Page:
CAPE Crusaders: The Shiller-Siegel Shootout at the Q Group Corral
By Laurence B. Siegel
February 18, 2014
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By now, almost every investor has heard of the Nobel Prize-winning Yale professor Robert Shiller’s stock market valuation metric, the cyclically adjusted price earnings (CAPE) ratio.1 This measure is designed as an improvement on the traditional price-to-earnings, or P/E, ratio. To correct for earnings cyclicality, the CAPE uses an average of the last 10 years’ real, or inflation-adjusted, earnings in the denominator instead of just one year’s (trailing or forecast) earnings.
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The CAPE ratio has been discussed in Advisor Perspectives by Doug Short, William Hester and the famed Wharton professor Jeremy Siegel. In other words, it’s quite a hot topic.
Siegel and Shiller made competing presentations at the Q Group’s fall 2013 meeting in Scottsdale, Arizona, on Oct. 15. (The Q Group is a discussion group of senior investment professionals, chiefly “quants,” that organizes prestigious conferences where academics and practitioners interact.) I wish I could say they faced off – they were scheduled to – but Shiller had been informed the previous morning that he had won the Nobel Prize, so he used a video connection to attend remotely. This article will report on their differing views and attempt to draw some conclusions about the market’s prospects.2
Figure 1 shows the evolution of the CAPE ratio from 1881 to 2014. By historical standards, the CAPE ratio today is quite high, around 25. That is, the S&P 500 is priced at 25 times the 10-year average of real, trailing, reported earnings. This ratio is about 50% above its historical average and is considered by many analysts, including Shiller himself, to be indicative of low expected returns from this point forward.
Cyclically Adjusted Price Earnings (CAPE) ratio, January 1881-February 2014
Current CAPE Ratio: 24.99 (as of close on Feb. 10, 2014)
Others are not so sure. Siegel, who supports the use of the CAPE ratio methodology in principle, believes that the current CAPE ratio of 25 cannot be directly compared with past or average values of the ratio for several reasons. First, the past 10 years still include the earnings collapse associated with global financial crisis, when S&P 500 quarterly earnings went negative. Second, real earnings growth accelerated after 1945, so it’s misleading to compare today’s valuation ratios with averages that go all the way back to 1871 or 1881. Third, accounting standards have changed and result in misleading data. Fourth, large losses suffered by specific companies are aggregated improperly into cap-weighted indices such as the S&P.
In a recent presentation at ETF.com’s Inside ETFs conference in Hollywood, Florida, on Jan. 28, Siegel calculated a traditional (one-year) P/E of 17.2 for the S&P 500, compared with a median value, from 1954 to 2014, of 16.5. These ratios are price-to-forward (forecast) earnings. “There is no bubble here,” Siegel said.
Clearly, the traditional P/E tells a more bullish tale than the CAPE. (I am really struggling to avoid jokes about bulls, bullfighters, capes and tails.)
What’s right with CAPE
At the Q Group, Siegel began by saying that CAPE has been a good forecaster of stock returns. It also has a sound theoretical basis. “The CAPE methodology is brilliant and works; the data are the problem,” he wrote in the paper he distributed at the Q Group. Variation in CAPE has explained about one-third of the variation in actual subsequent 10-year stock returns, a very good track record.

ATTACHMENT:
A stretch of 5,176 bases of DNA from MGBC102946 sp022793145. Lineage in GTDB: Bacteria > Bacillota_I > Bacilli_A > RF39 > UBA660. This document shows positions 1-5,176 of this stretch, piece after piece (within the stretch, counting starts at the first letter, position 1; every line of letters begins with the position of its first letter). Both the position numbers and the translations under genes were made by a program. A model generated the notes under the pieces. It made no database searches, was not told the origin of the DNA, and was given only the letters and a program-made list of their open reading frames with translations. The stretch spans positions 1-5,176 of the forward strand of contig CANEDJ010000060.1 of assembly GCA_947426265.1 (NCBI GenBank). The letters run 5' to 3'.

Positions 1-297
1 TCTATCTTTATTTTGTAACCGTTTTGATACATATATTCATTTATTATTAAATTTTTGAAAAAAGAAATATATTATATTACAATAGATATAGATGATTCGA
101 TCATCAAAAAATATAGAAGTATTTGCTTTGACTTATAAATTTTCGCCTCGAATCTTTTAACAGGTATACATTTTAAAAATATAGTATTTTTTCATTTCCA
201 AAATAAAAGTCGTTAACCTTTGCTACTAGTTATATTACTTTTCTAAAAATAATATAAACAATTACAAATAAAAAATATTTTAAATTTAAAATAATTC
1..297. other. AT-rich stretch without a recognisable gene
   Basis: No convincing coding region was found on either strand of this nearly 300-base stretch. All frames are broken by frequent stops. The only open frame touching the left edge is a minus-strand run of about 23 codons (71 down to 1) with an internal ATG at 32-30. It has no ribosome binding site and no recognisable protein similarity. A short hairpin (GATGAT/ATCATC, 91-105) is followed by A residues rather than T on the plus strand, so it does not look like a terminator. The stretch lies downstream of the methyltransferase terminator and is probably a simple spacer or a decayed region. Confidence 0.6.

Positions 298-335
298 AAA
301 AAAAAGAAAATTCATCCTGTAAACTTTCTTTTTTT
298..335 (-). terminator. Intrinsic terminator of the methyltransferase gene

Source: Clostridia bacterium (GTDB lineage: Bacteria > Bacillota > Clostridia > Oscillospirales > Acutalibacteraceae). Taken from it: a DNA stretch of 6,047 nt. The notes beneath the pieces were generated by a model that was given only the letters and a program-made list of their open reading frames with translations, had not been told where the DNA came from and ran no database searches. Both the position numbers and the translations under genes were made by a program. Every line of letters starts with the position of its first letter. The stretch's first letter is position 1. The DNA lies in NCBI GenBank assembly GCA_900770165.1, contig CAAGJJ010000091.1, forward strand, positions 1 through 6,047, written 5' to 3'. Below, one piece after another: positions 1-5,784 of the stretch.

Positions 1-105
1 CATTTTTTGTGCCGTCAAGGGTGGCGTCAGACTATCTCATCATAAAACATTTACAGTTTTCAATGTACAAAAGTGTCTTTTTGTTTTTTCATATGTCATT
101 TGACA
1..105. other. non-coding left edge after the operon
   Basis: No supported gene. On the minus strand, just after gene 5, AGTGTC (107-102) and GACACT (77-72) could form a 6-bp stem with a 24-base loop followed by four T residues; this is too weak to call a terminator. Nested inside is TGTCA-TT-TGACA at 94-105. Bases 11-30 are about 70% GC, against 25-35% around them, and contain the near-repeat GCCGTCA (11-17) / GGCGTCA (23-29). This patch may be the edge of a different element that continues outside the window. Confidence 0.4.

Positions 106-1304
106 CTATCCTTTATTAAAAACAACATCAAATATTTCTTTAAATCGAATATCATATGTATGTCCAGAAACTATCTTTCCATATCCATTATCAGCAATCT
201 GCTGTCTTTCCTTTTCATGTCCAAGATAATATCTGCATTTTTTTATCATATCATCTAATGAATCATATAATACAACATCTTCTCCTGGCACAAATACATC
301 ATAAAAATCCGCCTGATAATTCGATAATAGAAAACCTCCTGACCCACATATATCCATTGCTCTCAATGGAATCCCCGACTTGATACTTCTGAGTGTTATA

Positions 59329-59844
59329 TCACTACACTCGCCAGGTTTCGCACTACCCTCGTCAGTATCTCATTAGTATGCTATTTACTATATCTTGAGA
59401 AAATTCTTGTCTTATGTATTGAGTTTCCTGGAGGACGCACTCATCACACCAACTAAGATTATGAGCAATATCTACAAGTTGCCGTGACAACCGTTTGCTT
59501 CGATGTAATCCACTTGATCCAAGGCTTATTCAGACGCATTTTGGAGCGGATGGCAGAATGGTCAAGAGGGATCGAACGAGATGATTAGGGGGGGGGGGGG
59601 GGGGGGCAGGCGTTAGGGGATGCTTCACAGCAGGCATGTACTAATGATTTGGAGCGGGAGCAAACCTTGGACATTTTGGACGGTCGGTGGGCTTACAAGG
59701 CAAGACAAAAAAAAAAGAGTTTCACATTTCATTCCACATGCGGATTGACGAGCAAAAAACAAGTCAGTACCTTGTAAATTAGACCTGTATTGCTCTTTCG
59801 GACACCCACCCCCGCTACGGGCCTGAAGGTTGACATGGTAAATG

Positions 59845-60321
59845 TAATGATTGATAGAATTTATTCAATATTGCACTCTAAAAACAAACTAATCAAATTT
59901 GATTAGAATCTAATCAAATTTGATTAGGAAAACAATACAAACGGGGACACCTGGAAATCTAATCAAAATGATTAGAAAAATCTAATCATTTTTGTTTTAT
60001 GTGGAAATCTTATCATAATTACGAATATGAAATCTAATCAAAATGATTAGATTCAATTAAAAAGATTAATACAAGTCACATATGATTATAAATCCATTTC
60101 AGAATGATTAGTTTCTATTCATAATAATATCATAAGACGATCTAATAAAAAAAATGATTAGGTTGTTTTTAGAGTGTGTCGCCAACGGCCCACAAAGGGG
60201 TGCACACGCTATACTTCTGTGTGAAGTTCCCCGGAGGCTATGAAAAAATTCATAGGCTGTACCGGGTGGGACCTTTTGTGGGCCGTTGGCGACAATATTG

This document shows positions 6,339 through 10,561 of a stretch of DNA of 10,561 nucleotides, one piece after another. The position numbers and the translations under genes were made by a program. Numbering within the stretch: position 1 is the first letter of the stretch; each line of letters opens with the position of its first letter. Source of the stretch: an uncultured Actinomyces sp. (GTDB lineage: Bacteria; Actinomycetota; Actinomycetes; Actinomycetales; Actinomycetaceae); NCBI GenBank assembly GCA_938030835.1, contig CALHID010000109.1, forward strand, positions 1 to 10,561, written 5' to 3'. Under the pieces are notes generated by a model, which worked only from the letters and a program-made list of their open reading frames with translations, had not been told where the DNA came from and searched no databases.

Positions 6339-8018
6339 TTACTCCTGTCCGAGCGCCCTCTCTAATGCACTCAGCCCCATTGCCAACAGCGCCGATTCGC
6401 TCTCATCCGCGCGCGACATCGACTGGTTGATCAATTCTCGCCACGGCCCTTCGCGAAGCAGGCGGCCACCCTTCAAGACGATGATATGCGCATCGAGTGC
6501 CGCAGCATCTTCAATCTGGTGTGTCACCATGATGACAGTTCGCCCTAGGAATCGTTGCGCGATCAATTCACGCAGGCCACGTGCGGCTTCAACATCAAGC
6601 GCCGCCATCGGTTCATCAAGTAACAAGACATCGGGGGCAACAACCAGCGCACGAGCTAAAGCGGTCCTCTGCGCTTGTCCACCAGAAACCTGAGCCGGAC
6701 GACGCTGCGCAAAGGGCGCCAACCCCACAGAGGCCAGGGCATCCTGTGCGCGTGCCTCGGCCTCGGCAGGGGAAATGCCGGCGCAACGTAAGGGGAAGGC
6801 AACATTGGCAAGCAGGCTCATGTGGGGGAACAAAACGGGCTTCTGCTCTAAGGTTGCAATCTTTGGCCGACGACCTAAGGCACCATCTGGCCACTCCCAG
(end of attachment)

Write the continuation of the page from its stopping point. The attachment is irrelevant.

The CAPE level of 43 in the spring of 2000 was a sign that a long period of bad times would follow. It did. Today, the CAPE method forecasts a 4.16% real return on stocks in the next 10 years, about two percentage points below the historical real return. This does not sound like a bearish forecast to me, but if one is counting on future returns being equal to long-run historical returns, it will be a little disappointing.3
Enigmatically, the equity-to-market-capitalization ratio is an even better forecaster. I’ll return to that later. In fact, price divided by any scaling variable — that is, any variable that makes it possible to compare price levels over time — appears to have some forecast value.
1. Also called the Shiller P/E or PE10.
2. Shiller did not respond directly to Siegel but made a related presentation on current vs. historical valuation of equity-market sectors and industries. One must admit that Shiller’s Nobel excuse for not showing up – or directly rebutting Siegel – was unique.
3. My own 10-year forecast, in Grinold, Kroner, and Siegel , was for stocks to provide a nominal total return of 7%. Because inflation at the time was 2.4%, my implied real total return forecast was 4.6%, which is not very different from the CAPE forecast. I’d also note that my article foreshadowed Siegel’s (or else we unwittingly compared notes). I wrote,
The current Shiller P/E, by averaging 10 years of trailing earnings, includes an earnings collapse in 2008-2009 that is almost literally unprecedented; even the Great Depression did not see as sharp a contraction in S&P earnings, although overall [NIPA] corporate profits in 1932 were negative. (Huge losses in a few large companies, such as occurred in 2008-2009, go a long way toward erasing the profits of the other companies when summed across an index.) Only the depression of 1920-1921 is comparable.
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